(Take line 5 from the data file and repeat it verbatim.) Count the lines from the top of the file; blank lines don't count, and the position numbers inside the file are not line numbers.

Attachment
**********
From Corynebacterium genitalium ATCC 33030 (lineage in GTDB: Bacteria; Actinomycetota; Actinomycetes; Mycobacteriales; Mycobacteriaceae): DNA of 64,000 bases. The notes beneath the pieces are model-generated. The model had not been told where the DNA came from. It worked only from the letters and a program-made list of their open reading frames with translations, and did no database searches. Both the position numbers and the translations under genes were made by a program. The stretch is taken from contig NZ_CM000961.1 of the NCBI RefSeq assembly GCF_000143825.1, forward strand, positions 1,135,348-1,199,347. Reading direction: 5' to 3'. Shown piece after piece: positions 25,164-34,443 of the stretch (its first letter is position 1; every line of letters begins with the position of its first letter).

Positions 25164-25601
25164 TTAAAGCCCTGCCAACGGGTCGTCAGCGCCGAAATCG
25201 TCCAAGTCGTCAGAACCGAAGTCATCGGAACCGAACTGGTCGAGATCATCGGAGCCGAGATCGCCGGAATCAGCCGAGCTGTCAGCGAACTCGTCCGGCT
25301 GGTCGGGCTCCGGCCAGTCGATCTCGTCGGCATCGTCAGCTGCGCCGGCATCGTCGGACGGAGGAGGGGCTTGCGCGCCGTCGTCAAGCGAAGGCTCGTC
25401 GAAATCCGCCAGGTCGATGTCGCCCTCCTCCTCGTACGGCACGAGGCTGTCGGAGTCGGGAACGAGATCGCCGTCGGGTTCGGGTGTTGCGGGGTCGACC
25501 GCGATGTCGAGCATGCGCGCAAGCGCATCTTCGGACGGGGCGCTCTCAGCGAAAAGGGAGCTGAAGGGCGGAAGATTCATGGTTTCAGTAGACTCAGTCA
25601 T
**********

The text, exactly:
25301 GGTCGGGCTCCGGCCAGTCGATCTCGTCGGCATCGTCAGCTGCGCCGGCATCGTCGGACGGAGGAGGGGCTTGCGCGCCGTCGTCAAGCGAAGGCTCGTC